Solidworks Hardware Requirements
Below is the information you need to configure your computer for Solidworks.
Best Processor for Solidworks
If you spend a lot of time rendering or doing flow simulations in Solidworks these two functions will use all the cores available in your CPU for processing. Basically, the more cores the better. All other functions of Solidworks are not highly multithreaded so for everything except rendering and flow simulations, the frequency of the CPU is much more important.
Choosing the right CPU therefore is dependent on the type of work you do. If your work with Solidworks is almost all rendering and flow simulations, the best CPU is the 18-core 10980XE. Otherwise, Intel’s 16-core i9 12900K CPU is the one to go for.
If you do a lot of rendering and flow simulations, or you just want to dedicate a computer to these tasks, choose a CPU with as many cores as you can afford.
Graphics/GPU Requirements for Solidworks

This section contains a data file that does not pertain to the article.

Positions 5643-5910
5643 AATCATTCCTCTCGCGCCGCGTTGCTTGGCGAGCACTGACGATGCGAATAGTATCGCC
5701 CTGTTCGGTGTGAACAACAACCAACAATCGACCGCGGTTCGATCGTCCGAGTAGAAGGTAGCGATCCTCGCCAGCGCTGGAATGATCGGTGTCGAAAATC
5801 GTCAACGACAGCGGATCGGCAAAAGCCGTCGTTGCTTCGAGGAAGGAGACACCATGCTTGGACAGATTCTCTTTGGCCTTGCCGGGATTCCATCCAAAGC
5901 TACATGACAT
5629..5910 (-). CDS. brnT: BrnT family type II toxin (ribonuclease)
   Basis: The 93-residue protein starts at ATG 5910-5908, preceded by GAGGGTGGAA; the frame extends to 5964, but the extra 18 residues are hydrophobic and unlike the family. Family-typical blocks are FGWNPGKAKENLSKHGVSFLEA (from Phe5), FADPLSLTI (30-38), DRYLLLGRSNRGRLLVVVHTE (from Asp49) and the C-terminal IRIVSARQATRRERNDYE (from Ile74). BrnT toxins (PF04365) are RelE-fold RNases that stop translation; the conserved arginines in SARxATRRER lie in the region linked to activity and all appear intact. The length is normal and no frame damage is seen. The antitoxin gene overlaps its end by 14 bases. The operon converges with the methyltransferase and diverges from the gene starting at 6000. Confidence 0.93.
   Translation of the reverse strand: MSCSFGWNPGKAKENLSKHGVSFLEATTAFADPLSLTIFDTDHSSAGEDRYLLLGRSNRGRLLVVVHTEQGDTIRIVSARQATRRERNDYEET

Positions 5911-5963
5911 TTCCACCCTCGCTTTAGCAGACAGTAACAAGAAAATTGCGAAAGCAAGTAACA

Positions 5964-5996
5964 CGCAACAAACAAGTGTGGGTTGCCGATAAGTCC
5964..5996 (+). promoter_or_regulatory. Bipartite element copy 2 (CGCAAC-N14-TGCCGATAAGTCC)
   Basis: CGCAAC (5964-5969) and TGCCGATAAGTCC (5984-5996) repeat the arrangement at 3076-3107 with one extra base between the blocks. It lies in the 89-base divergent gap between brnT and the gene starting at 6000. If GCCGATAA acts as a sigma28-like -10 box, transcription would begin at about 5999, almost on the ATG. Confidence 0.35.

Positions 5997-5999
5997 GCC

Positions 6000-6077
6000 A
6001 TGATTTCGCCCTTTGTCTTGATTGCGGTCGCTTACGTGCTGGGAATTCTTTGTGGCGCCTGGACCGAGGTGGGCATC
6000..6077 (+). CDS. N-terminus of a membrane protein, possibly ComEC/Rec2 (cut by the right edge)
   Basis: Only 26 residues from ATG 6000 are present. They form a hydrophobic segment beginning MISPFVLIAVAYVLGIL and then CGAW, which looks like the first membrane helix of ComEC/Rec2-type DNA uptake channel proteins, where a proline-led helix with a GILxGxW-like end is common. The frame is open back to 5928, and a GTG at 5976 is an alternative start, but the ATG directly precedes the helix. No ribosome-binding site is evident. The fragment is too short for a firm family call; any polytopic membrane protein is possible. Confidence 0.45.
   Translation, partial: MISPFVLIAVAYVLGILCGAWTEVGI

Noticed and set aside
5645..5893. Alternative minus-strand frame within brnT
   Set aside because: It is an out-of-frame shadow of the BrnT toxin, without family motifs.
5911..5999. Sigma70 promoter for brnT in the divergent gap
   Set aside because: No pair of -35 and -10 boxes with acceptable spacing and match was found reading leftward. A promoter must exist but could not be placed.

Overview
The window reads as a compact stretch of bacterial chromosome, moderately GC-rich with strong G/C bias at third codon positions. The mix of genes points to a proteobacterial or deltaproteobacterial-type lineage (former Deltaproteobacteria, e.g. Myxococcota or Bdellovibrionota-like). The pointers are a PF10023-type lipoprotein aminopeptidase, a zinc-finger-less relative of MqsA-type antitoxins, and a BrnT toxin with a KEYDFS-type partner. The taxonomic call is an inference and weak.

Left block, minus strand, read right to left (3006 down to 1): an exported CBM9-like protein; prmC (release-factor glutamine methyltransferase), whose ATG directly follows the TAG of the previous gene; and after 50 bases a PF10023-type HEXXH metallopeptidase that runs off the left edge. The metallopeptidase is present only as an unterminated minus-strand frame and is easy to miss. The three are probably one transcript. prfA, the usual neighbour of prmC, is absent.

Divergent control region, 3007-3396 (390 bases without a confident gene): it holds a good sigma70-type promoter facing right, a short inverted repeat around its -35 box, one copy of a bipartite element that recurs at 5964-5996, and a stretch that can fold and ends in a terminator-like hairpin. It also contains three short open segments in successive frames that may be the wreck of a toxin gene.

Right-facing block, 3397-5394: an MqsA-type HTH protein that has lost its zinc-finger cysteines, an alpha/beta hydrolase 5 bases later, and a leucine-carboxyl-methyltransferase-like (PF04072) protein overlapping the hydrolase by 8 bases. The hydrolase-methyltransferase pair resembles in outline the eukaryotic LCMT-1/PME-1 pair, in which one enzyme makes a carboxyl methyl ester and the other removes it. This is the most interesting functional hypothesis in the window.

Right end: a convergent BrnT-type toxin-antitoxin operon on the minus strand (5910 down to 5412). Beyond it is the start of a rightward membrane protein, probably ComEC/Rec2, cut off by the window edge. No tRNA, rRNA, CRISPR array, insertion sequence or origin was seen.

Solidworks is one of the few applications where a workstation card is an absolute necessity. Functions like rotations won’t happen smoothly without it.
Choosing the right graphics card is dependent on how complex the geometry of image you have on the screen and the tessellation.
For models with up to 1.5 million triangles at a resolution of 1080p, the Quadro P2200 should be more than adequate. For more complex models, choose the RTX 4000.
If you are working in 4K, the memory on the card as opposed to the processing power of the card becomes more important since you have 4 times as many pixels at 4K than at 1080p. At this resolution Quadro’s RTX 4000 video card with 8GB of memory is a good choice.
Memory/RAM Requirements for Solidworks
Unless you are working with extremely large and complex assemblies, 16GB of memory should be more than sufficient. You will need more RAM if you work with other programs simultaneously or you work with assemblies that have more than 40,000 components.
Storage Requirements for Solidworks
The best hard drive configuration for Solidworks is one solid state hard drive for the operating system and a separate second hard for active projects/storage. A solid state hard drive ensures Solidworks and drawings or assemblies load quickly. Saving large assemblies to the storage drive will benefit from a solid state hard drive as opposed to a mechanical drive.